Using a SIPP to invest in commercial property is perfectly possible and many business owners include their business premises in their pension pot, say Tom Entwistle.
The Self-invested Personal Pension (SIPP) rules are quite complex so you need professional advice before embarking on this path – don’t take this article as being comprehensive advice on this matter.
However, the SIPP rules are designed to give you more control over your pension fund’s management and within the rules the investments you chose yourself can be included. That includes individual stocks, investment funds and commercial property.
This article gives a general overview of what you need to be aware of when considering buying or transferring a commercial property into a SIPP as a first step.
Can I include commercial property in my SIPP?
Yes, you can do this but not in every SIPP. There are different types of SIPP offering different levels of flexibility. They tend to fall into two categories which are commonly referred to as Low-Cost SIPPs and Full SIPPs.
Low-Cost SIPPs normally allow only managed investment funds to be included but do not allow the inclusion of specific investment assets such as commercial property.
If you invest in commercial property through your SIPP, or transfer your business premises into the SIPP, you will no longer own the property personally, rather like when in a limited company owns it. Now not you personally but your pension fund will benefit from the income and any rise in its value.
Buying a commercial property for your SIPP also means that you can take out a mortgage to buy and borrow up to 50% of your SIPPs value, from a mortgage lender such as a bank or building society. It’s also possible for a group of people to combine the funds held in their SIPPs to jointly buy a large commercial.
You can also transfer any existing commercial property you already own into your SIPP, essentially making the asset as a pension contribution instead of a cash lump sum. The value of the property asset will then be subject to tax relief on the transfer, as would the cash.
It’s important to be aware that if your business premises are transferred into and now owned by your SIPP, you will need to pay a market rent to the SIPP for occupying what were previously your own premises.
You must also now comply with all the terms in your lease to the SIPP, such as getting permission to make alternations, as you would if you had a conventional landlord.
The other important thing to bear in mind is that if much of your SIPP value includes the commercial premises, this could restrict your SIPP’s ability to provide the cash-flow pension income that you desire when you retire.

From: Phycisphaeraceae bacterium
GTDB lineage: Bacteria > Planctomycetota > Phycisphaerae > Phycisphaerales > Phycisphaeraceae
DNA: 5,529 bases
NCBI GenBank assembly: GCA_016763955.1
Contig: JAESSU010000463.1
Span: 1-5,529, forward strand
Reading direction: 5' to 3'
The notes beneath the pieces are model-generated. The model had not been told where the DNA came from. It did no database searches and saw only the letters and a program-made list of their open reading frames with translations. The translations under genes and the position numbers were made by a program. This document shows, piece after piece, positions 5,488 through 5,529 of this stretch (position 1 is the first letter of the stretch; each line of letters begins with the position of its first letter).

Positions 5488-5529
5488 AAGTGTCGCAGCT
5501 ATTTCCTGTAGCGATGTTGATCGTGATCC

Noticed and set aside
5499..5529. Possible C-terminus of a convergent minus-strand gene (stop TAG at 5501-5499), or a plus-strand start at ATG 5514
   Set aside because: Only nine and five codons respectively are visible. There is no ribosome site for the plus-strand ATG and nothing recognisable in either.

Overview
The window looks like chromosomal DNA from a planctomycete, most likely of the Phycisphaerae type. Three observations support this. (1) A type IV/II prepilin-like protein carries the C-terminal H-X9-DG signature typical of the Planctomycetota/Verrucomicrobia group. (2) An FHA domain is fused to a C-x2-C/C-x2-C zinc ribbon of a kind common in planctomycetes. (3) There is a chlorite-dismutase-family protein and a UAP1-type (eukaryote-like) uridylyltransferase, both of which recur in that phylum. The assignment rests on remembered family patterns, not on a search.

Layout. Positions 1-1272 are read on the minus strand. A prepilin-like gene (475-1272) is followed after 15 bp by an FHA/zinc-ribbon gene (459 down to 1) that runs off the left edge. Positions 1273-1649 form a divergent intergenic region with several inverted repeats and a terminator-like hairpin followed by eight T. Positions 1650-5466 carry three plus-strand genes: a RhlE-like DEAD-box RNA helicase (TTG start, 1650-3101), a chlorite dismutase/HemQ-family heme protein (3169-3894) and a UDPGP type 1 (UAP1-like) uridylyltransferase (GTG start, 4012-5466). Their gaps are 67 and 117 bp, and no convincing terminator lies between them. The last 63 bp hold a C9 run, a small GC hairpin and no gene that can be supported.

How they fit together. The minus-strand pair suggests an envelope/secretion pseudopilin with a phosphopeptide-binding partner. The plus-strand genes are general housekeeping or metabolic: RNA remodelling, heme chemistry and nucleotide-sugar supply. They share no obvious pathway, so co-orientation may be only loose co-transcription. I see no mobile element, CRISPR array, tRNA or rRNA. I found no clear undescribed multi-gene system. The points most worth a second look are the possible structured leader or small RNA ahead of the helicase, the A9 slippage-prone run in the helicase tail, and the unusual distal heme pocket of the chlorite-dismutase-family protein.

It is possible to buy a wide range of commercial properties using a SIPP including foreign investments. The property can be one you already own and use for your own business operations, or one you buy as an investment. The main requirement is that its purpose is commercial, and the property is free to be occupied at a commercial rent.
Generally, it is not possible to have a commercial property with any residential element in your SIPP, but there are some exemptions on this such as a live-in employees not being a family member, such as a caretaker, warden, concierge or key staff.
The key advantages of investing in the SIPP are the potential capital appreciation of the property asset over time increasing your pension pot’s value, and the rental income which is tax exempt. The rental income must always exceed any mortgage payments involved if you have borrowed to buy the property.
The SIPP rules allow you to increase the value of a commercial property within the SIPP by carrying out development works.
There are some obvious tax advantages in buying or transferring a commercial property into a SIPP, including:
- Your own rent is still a tax-deductible business expense
- There is no capital gains tax to pay when you sell
- Proceeds of the sale of the asset when sold go into your pension pot
- The property is kept outside your estate for tax purposes
- Inheritance tax may not apply
- The property asset is protected, similar to limited company liability, should your business fail or you are made bankrupt personally.
Like any other investment, if your commercial property is an investment in your SIPP you at the risk of the market and you rely on your tenant to continue to paying rent. There could be long void periods and commercial property investments are illiquid, meaning they are often difficult and slow to sell.
SIPP commercial property investments and holdings are subject to strict HMRC rules and regulations. It is therefore very important to speak to an expert, preferably a Chartered Financial Planner, before embarking on this path.